Microfluidic technology (Fig. 1e) for single-cell isolation has gained popularity due to its low sample consumption and low analysis cost together with the fact that it enables precise fluid control22. Importantly, the nanoliter-sized volumes required for this technique substantially reduce the risk of external contamination. Microfluidics was initially utilized in a small number of biochemical assays for the analysis of DNA and proteins23,24,25. However, complex arrays have now been developed that permit individual control of valves and switches26,27, thus increasing their scalability. Notably, the rapid expansion of microfluidic technology in recent years has transformed the research capabilities of both basic scientists and clinicians. Applications of this technology include long-term analysis of single bacterial cells in a microfluidic bioreactor28 and the quantification of single-cell gene expression profiles in a highly parallel manner29. A widely used commercial platform, Fluidigm C1, provides automated single-cell lysis, RNA extraction, and cDNA synthesis for up to 800 cells in parallel on a single chip. This platform offers lower false positives and less bias than tube-based technologies. However, its major drawbacks include the number of cells (>1000) required for capture and the homogeneous size limit of the cells being analyzed. Another promising technique for single-cell isolation is microdroplet-based microfluidics30,31, which allows the monodispersion of aqueous droplets in a continuous oil phase. The lower volume required by this system compared to standard microfluidic chambers enables the manipulation and screening of thousands to millions of cells at a reduced cost. The commercial Chromium system from 10× Genomics offers high-throughput profiling of 3′ ends of RNAs of single cells with high capture efficiency. Consequently, this high-throughput processing method enables analysis of rare cell types in a sufficiently heterogeneous biological space. However, clinical samples must be handled with caution in order to establish an appropriate milieu that does not disturb existing cellular characteristics.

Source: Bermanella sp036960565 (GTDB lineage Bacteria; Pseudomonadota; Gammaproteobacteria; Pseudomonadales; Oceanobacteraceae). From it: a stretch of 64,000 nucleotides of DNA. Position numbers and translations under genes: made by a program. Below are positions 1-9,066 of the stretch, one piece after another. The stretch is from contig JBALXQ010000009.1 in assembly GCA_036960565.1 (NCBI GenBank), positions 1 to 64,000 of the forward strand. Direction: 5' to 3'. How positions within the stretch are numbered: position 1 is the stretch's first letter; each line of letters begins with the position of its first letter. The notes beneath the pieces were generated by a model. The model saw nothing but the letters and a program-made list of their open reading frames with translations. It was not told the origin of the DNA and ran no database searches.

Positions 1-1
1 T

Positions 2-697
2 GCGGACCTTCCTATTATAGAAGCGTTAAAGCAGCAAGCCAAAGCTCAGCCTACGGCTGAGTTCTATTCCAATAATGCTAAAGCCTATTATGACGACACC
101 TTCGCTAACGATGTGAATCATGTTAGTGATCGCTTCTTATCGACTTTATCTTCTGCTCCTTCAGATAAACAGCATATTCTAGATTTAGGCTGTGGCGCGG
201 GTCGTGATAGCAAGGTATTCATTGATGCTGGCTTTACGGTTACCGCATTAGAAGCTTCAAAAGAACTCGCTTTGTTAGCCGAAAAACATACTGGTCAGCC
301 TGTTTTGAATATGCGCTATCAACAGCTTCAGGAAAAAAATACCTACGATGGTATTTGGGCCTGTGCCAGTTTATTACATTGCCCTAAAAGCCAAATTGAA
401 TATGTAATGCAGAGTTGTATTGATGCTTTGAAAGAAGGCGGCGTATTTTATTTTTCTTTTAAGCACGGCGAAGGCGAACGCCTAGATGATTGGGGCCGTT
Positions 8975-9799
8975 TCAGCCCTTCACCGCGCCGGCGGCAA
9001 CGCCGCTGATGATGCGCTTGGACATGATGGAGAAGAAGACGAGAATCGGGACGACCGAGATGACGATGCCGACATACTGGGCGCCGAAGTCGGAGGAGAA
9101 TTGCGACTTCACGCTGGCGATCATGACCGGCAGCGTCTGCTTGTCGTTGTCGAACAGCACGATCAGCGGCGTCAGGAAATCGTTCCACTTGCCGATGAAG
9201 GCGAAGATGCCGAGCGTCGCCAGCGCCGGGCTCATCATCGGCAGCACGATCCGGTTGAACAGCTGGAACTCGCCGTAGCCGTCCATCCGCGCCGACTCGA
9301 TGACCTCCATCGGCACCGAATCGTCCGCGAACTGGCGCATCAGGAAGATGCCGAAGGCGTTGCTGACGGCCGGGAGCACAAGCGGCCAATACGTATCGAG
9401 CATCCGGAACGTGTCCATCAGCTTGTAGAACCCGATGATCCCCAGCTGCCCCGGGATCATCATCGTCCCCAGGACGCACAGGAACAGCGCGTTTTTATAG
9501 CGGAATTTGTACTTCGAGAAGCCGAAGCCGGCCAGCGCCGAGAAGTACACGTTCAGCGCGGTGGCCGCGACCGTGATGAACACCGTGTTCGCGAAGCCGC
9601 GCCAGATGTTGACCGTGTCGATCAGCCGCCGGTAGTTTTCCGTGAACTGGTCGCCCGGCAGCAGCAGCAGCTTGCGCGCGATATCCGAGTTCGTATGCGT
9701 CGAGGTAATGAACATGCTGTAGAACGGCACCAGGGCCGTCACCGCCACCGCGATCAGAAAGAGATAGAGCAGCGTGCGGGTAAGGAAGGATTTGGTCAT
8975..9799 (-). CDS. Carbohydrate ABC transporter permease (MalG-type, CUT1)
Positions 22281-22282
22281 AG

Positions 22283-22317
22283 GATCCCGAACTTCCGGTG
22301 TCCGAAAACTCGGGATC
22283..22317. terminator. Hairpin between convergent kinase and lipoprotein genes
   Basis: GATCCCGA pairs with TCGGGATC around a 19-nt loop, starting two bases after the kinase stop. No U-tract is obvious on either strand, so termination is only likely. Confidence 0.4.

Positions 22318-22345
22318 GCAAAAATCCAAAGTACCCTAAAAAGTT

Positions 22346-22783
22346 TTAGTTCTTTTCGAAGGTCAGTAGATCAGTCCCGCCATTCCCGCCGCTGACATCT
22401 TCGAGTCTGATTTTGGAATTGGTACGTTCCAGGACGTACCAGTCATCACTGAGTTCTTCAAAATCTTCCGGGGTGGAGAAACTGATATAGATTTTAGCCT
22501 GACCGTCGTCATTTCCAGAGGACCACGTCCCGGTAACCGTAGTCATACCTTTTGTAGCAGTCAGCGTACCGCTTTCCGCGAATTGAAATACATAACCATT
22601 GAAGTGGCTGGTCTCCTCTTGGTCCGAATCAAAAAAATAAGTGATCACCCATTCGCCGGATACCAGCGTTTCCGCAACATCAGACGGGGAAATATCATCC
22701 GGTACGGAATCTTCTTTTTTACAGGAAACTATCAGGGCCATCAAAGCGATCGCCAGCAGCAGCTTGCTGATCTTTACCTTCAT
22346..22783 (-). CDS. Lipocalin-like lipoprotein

To isolate rare circulating tumor cells (CTCs), for example, CellSearch (the first clinically validated, Food and Drug Administration-cleared test) developed a system to enumerate CTCs in patient blood samples (Fig. 1f). This system uses a magnet conjugated with antibodies to detect CTCs of epithelial origin (CD45− and EpCAM+).
Comparative analysis for scRNA-seq library preparation